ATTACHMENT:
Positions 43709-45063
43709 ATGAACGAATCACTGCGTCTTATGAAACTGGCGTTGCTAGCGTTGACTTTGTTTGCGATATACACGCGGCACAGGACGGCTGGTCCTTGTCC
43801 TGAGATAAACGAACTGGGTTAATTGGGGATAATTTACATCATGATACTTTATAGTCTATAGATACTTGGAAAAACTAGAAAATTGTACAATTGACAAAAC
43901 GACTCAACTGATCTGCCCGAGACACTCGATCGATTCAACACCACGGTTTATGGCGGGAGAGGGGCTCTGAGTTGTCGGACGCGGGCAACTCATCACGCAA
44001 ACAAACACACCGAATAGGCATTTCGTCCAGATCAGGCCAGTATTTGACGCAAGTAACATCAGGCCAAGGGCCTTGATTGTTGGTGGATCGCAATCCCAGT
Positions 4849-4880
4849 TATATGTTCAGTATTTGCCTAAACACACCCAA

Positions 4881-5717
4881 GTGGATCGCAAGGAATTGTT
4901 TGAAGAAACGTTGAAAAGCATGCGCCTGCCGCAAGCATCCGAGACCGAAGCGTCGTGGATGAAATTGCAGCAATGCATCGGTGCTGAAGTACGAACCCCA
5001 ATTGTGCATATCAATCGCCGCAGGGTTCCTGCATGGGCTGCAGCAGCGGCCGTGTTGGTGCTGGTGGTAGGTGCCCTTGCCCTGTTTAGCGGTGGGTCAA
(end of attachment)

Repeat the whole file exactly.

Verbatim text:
Positions 43709-45063
43709 ATGAACGAATCACTGCGTCTTATGAAACTGGCGTTGCTAGCGTTGACTTTGTTTGCGATATACACGCGGCACAGGACGGCTGGTCCTTGTCC
43801 TGAGATAAACGAACTGGGTTAATTGGGGATAATTTACATCATGATACTTTATAGTCTATAGATACTTGGAAAAACTAGAAAATTGTACAATTGACAAAAC
43901 GACTCAACTGATCTGCCCGAGACACTCGATCGATTCAACACCACGGTTTATGGCGGGAGAGGGGCTCTGAGTTGTCGGACGCGGGCAACTCATCACGCAA
44001 ACAAACACACCGAATAGGCATTTCGTCCAGATCAGGCCAGTATTTGACGCAAGTAACATCAGGCCAAGGGCCTTGATTGTTGGTGGATCGCAATCCCAGT
Positions 4849-4880
4849 TATATGTTCAGTATTTGCCTAAACACACCCAA

Positions 4881-5717
4881 GTGGATCGCAAGGAATTGTT
4901 TGAAGAAACGTTGAAAAGCATGCGCCTGCCGCAAGCATCCGAGACCGAAGCGTCGTGGATGAAATTGCAGCAATGCATCGGTGCTGAAGTACGAACCCCA
5001 ATTGTGCATATCAATCGCCGCAGGGTTCCTGCATGGGCTGCAGCAGCGGCCGTGTTGGTGCTGGTGGTAGGTGCCCTTGCCCTGTTTAGCGGTGGGTCAA